This is something kids probably don't need to know as it might encourage more bad decisions, but I can say when looking back on my life, we are rarely telling the stories when "things started to get a little nuts, so I went home to go to bed." It is much more like, "it looked like a really bad idea for her to try the jump in the dark and 10 hours later we were finally being discharged from the ER with a list of local AA meetings."
11. You never know when it will strike, but there comes a moment at work when you know that you just aren't going to do anything productive for the rest of the day.
And you can't fight through it so don't bother. Go get a cup of coffee, a soda and stop by the desk of every person who might just have a minute to chat until the day is over. Or get on Facebook.
12. Can we all just agree to ignore whatever comes after Blue Ray? I don't want to have to restart my collection....again.
I have replaced portions of my movie collection multiple times. I don't even plan to fully upgrade to Blue Ray. Now I just use a program to put RedBox on my iPad and delete most of the movies when I am done watching them. Great for a plane ride! On that note, so many movies are just not as worthy of being watched over and over again as they used to be. Or maybe there are just too many of them.
13. I'm always slightly terrified when I exit out of Word and it asks me if I want to save any changes to my ten-page technical report that I swear I did not make any changes to.
This is why I have 30 versions of long projects on my computer and no matter how I choose to use the file name/date combination I still can't figure out which is the newest version. The one time I didn't do that...replaced a file with one that was incomplete...rewrite hell!
14. I keep some people's phone numbers in my phone just so I know not to answer when they call.
You know who you are. Okay, maybe you don't.
15. I think the freezer deserves a light as well.
Why should you have to turn on the glaring overhead light to get an ice cube in the middle of the night? Okay, let's be honest, I meant ice CREAM.
16. I disagree with Kay Jewelers. I would bet on any given Friday or Saturday night more kisses begin with Miller Light than Kay.
While this is a relatively funny idea, I will never forget the time by 14 year old sister said that statement out loud and realized it meant the letter "K" and was a play on the spelling. 2 weeks later I was telling the story to Craig who is 30-something and had never put that together.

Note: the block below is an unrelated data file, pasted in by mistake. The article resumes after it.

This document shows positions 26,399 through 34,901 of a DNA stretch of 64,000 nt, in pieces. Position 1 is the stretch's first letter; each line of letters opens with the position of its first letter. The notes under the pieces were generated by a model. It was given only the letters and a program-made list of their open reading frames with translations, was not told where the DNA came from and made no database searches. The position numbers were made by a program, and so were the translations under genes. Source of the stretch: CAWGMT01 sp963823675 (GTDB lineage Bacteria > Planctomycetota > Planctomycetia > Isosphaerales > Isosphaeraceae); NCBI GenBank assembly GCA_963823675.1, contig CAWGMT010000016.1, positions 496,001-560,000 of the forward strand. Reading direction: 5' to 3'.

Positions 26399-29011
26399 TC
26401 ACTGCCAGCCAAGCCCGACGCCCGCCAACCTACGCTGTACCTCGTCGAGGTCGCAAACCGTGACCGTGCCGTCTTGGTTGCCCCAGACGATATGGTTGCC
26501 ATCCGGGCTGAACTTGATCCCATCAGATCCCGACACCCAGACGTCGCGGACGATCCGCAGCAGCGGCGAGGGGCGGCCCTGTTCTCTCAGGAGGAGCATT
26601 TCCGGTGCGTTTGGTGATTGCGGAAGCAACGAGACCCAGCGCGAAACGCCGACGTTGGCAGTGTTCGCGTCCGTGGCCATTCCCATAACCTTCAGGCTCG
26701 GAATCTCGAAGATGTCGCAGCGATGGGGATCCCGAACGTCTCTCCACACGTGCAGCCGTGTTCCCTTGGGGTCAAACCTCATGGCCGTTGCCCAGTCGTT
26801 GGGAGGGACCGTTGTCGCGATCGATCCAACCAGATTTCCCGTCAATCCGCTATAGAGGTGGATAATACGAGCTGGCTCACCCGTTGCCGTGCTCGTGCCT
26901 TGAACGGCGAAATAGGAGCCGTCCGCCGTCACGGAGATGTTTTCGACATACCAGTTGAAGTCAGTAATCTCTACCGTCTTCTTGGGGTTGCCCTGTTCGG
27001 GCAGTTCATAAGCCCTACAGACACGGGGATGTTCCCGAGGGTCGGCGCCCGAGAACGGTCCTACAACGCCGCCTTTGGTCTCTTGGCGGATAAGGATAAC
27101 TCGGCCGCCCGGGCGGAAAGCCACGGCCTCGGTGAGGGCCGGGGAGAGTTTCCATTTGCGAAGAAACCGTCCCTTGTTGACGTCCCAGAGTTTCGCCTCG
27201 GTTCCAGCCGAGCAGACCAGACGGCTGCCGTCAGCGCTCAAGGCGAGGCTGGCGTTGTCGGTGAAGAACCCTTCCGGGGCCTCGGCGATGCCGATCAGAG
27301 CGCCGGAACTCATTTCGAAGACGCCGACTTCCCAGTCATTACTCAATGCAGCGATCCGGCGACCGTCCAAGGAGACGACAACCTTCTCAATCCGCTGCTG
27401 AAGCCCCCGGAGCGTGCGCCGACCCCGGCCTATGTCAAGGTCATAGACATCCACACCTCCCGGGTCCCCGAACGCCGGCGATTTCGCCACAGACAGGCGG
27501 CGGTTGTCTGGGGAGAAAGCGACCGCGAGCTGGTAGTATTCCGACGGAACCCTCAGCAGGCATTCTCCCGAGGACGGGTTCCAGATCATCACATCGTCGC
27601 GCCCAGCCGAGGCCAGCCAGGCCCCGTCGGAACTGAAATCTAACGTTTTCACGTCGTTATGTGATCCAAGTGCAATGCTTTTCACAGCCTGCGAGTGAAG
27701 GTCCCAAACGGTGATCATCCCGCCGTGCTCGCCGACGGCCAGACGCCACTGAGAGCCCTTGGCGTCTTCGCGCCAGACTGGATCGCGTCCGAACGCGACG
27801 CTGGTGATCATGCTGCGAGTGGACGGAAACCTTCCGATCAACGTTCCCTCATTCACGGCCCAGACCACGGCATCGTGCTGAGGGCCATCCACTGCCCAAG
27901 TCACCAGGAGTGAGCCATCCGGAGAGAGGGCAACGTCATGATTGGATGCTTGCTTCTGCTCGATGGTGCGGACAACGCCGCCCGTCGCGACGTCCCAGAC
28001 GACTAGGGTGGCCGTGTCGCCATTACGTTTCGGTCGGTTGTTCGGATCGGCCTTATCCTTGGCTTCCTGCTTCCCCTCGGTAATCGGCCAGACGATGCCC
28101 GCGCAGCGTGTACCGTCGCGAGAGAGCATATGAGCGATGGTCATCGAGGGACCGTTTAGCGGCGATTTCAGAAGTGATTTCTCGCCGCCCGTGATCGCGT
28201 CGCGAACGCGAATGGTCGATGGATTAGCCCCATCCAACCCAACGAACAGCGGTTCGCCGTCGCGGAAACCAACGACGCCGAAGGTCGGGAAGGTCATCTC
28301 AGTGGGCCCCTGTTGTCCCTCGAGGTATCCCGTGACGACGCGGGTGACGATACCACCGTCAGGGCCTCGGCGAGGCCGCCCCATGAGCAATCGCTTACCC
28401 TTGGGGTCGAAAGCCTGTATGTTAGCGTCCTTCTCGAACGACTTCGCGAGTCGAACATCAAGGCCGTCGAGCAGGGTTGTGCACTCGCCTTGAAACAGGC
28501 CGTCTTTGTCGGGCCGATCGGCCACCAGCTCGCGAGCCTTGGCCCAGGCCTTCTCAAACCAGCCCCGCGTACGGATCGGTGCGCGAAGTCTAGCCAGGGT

17. I wish Google Maps had an "Avoid Ghetto" routing option.
This is much more important than the "skip neighborhood." Of course, what would the people do who live in the ghetto? Would it refuse to help?
18. I have a hard time deciphering the fine line between boredom and hunger.
For me it is more procrastination and hunger, but same general idea.
19. How many times is it appropriate to say "what?" before you just nod and smile because you still didn't hear or understand a word they said?
I say twice. If you can't project your voice or annunciate, whatever you are saying can't possibly be important.
20. I love the sense of camaraderie when an entire line of cars team up to prevent a jerk from cutting in at the front.
These are my favorite LA traffic moments and they are too few and far between. And don't look at me when I am doing it in your high-end Mercedes and act like you are a tourist who didn't know any better. No one believes you.
21. Shirts get dirty. Underwear gets dirty. Pants? Pants never get dirty and you can wear them forever.
I think this starts in college. When you have to pay for laundry. It doesn't really start when you have to do your own, but once those quarters start flying, pants can be worn forever!
22. Even under ideal conditions people have trouble locating their car keys in a pocket, finding their cell phone and Pinning the Tail on the Donkey- but I'd bet everyone can find and push the snooze button from 3 feet away, in about 1.7 seconds, eyes closed, first time, every time.
Is this even confusing? It's want and desire to stay in bed instead of do work. It's why you can't find your keys, don't want to find your cell phone and desperately want to avoid getting vertical.
23. The first testicular guard, the "cup" was used in Hockey in 1874 and the first helmet was used in 1974. That means it only took 100 years for men to realize their brain is also important.
This does not surprise me in the least and most of them would still avoid protecting their brain. Just look at all the helmet-less motorcycle riders in Florida.